System requirements

This material was developed using WebSphere Integration Developer V6.2.0.2. However, the code will compile and run on all versions of the product, including the forthcoming Version 7.


This tutorial takes about 1 hour to complete.

Defining the service interface

In this section, you will prepare the interface and data types required to access the service.

Task 1: Create the WebSphere Integration Developer project

  1. Launch WebSphere Integration Developer with a new workspace and go to the Business Integration perspective.
  2. Use the File -> New -> Module menu, name the module CachingTutorial, leave all defaults, and click Finish.

Task 2: Create the service interface and message types

  1. You will be using four data types to represent request and response messages:
    • LocationBasicInfo
    • Address
    • Facility
    • LocationDetails
  2. Create a new Data Type by right-clicking the Data Types folder in the Business Integration view and selecting New -> Business Object.
  3. Name the new business object LocationBasicInfo. This data type represents the request message and contains the location ID used as a key for retrieving location details.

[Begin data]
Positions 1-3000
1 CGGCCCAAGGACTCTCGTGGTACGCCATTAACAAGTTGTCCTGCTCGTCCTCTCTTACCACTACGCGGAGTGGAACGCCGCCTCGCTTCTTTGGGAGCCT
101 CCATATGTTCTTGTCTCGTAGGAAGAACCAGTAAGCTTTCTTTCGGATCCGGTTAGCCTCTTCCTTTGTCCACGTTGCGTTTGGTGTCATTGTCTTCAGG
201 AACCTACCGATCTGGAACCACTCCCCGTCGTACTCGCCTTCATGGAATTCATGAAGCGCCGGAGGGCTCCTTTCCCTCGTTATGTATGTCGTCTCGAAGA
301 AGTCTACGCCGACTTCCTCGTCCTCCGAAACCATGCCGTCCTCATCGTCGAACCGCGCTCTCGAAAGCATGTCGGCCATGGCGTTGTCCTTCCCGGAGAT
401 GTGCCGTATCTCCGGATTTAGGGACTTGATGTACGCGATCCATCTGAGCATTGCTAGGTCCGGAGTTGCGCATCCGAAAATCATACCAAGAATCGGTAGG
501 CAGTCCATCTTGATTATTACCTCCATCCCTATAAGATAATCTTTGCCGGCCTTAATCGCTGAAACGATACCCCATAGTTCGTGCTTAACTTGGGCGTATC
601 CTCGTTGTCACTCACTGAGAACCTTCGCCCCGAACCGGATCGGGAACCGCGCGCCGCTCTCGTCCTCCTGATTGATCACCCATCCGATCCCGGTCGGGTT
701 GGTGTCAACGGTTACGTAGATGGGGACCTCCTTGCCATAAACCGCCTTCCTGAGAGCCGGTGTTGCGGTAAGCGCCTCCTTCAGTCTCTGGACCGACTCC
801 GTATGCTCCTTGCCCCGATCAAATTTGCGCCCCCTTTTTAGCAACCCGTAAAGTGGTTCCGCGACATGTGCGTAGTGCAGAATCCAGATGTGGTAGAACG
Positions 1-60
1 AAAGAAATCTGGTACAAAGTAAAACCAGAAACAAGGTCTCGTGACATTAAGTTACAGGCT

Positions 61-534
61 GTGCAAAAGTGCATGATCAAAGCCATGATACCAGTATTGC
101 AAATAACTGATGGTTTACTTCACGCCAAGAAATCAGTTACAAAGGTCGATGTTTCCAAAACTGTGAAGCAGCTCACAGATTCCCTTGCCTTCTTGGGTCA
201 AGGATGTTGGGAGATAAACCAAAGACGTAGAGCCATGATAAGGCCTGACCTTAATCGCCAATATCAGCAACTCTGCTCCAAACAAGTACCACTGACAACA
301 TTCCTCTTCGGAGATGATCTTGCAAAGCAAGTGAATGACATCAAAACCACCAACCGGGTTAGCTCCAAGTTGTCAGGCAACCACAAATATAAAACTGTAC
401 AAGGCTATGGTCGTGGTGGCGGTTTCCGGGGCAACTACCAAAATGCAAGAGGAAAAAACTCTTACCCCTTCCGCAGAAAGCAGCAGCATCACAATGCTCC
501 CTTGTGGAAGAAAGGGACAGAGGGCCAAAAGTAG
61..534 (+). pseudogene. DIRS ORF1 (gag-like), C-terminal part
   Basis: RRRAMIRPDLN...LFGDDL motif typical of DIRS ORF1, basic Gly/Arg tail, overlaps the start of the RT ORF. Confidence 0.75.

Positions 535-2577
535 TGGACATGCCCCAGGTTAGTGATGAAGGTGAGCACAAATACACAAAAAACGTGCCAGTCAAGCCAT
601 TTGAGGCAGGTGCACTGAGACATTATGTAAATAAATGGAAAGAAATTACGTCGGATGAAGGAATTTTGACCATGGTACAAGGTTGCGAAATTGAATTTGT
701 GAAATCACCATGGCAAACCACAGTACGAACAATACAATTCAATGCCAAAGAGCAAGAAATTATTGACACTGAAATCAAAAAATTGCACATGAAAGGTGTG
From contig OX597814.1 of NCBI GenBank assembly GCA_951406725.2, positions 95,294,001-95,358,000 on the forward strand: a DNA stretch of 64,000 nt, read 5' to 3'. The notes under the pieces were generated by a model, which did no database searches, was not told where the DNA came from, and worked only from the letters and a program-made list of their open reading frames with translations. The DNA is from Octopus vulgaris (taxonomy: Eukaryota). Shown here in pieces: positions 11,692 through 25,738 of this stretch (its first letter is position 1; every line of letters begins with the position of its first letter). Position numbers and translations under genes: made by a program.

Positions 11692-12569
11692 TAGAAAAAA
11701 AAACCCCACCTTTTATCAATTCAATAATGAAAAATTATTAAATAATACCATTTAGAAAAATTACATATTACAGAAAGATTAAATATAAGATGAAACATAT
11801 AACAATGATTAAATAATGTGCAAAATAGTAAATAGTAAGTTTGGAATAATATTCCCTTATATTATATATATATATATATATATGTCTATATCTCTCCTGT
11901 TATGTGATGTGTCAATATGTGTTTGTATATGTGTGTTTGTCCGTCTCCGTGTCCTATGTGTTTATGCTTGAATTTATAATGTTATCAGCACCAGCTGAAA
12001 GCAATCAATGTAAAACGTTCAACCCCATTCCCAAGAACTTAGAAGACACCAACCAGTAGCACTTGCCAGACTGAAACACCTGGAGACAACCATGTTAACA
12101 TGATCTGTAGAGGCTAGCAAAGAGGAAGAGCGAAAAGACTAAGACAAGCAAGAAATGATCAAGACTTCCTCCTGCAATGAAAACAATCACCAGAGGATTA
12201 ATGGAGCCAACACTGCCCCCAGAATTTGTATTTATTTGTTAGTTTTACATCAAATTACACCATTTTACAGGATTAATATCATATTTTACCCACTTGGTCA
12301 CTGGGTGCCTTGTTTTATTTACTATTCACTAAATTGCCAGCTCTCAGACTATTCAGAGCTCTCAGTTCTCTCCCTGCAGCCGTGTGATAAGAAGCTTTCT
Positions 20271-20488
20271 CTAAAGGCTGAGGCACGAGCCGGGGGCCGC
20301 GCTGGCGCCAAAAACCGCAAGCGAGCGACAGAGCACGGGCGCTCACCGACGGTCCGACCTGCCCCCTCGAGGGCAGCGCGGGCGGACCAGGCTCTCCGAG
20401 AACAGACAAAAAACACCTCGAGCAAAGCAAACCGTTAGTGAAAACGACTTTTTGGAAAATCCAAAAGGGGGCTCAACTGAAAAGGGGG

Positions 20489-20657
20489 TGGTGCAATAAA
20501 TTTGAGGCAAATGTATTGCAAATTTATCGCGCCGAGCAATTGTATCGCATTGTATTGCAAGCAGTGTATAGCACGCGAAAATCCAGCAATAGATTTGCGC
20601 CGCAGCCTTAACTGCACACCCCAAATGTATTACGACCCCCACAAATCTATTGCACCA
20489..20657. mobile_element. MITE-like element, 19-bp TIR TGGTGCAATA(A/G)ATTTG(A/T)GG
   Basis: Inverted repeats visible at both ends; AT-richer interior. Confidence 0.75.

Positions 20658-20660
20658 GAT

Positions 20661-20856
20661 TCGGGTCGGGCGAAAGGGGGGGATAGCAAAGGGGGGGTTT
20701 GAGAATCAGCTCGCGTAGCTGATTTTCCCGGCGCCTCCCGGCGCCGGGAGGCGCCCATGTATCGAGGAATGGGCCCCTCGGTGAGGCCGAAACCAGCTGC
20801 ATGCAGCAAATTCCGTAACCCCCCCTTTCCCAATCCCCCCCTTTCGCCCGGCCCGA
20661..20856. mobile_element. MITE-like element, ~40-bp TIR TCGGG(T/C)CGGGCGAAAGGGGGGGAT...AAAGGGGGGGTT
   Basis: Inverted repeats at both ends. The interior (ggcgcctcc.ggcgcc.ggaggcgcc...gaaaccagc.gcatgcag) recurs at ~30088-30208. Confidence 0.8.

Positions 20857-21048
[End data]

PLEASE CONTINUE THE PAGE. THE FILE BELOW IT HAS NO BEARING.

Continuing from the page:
4. Add two string attributes to the object named id and name. Use the Add Field tool to add attributes, as shown in Figure 1.
    Figure 1. Request message
    Request message
  5. Next, create the remaining three business objects, which are combined together to build the response data structure. Pay particular attention to the "Facilities" field on LocationDetails, which is an array of objects of the type Facility (Figure 2).
    Figure 2. Response message
    Response message
  6. Finally, create the service interface. You can do this by right-clicking the Interfaces folder. Name the interface LocationService, create a request-response operation named retrieveLocationDetails, with an input parameter called request of type LocationBasicInfo, and an output parameter called response of type LocationDetails (Figure 3).
    Figure 3. Service interface
    Service interface
    You now have a definition of the request and response data structures and a description of the service interface and its operation.